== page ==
At some point, the series became very focused on couples and since they work together, every issue they encounter puts them in the same dilemma. They aren’t learning or evolving, they’re simply running into same issues over and over again with their patients. It’s like Groundhog’s Day.

No wonder they are running out of funds, they’re letting the patients run things like Dr. Jaffrey, who came for an open heart surgery run by star pupil Dr. Bekker, and somehow convinced Dr. Latham to allow him to be awake for the procedure.

Sure, Connor and Bekker have a competitive spirit but, his hesitation to allow this procedure be done in such a dangerous way had nothing to do with winning.

It was all about survival.For him, his co-workers, and the hospital. 

Someone really should have listened to Connor on this one.

There’s a reason patients are put under — they are a distraction. Especially when the patient is a doctor himself and is so intrigued, he begins calling the shots himself.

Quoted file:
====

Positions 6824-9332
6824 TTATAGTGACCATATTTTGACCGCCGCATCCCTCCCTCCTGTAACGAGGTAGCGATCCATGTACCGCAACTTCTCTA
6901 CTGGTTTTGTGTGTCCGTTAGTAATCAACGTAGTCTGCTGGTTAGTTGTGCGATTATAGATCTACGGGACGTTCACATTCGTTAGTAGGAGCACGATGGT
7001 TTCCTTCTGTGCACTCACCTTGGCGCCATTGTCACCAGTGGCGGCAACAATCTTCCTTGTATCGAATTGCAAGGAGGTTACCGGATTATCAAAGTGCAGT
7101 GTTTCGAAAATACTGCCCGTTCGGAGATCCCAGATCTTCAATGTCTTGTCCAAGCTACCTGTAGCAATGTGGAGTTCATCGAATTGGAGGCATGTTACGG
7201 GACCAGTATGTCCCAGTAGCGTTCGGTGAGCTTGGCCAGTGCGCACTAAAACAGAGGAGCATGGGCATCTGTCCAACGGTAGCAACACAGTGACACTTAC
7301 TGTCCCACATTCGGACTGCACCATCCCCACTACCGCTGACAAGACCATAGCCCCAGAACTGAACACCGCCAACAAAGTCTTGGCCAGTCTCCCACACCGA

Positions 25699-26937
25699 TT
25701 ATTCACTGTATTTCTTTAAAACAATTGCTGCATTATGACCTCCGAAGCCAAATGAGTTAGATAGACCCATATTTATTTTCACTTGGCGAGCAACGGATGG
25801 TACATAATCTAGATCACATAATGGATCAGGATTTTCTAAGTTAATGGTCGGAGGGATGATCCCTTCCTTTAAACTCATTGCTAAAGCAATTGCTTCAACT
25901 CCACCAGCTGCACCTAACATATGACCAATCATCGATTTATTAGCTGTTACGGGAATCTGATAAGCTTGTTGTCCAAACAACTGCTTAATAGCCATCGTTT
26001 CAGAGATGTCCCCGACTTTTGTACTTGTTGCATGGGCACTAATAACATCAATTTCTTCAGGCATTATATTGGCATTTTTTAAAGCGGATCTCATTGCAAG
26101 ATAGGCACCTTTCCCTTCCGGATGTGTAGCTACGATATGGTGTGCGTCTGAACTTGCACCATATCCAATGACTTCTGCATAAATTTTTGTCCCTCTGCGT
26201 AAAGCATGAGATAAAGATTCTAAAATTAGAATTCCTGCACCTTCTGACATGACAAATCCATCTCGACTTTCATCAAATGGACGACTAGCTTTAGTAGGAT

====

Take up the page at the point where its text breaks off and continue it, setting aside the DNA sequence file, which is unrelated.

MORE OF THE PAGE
He also managed to tell Bekker, a woman physically holding his heart in her hand, that she was a disappointment. Brave man.

We haven’t seen anyone crack through her outer-defensive-shell until now.

She so desperately sought her former teacher’s approval, and Connor, who has dealt with operating on his own professor before, interjected.

He also had her back, which isn’t a first for these doctors, but surprising nonetheless.

Can these two just sleep together already?

Surprisingly, I enjoyed Reeses’ storyline a lot. She’s definitely lost her way this season and when she begged Dr. Charles for help last week, it worried me.

Would they be able to continue giving patients the type of care they needed while trying to fix her at the same time?

Ambitious doesn’t even begin to describe her desire to get over her fear of aggressive patients by literally putting herself in the line of fire at the jail. 

Dr. Charles probably shouldn’t have allowed it, but it shows that he respects and believes in Sarah.

Eventually, with his guidance, she was able to figure out how to break through the inmate’s intimidation tactic and use it against him. The moment she showed that he didn’t dominate she wasn’t afraid, he cowered.

If she can take that mentality and apply it at Med, she’ll be unstoppable.

And hopefully, that means confident Reese will finally make a full recovery.

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Chicago Med

Chicago Med – Lemons and Lemonade

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Chicago Med Lemons and Lemonade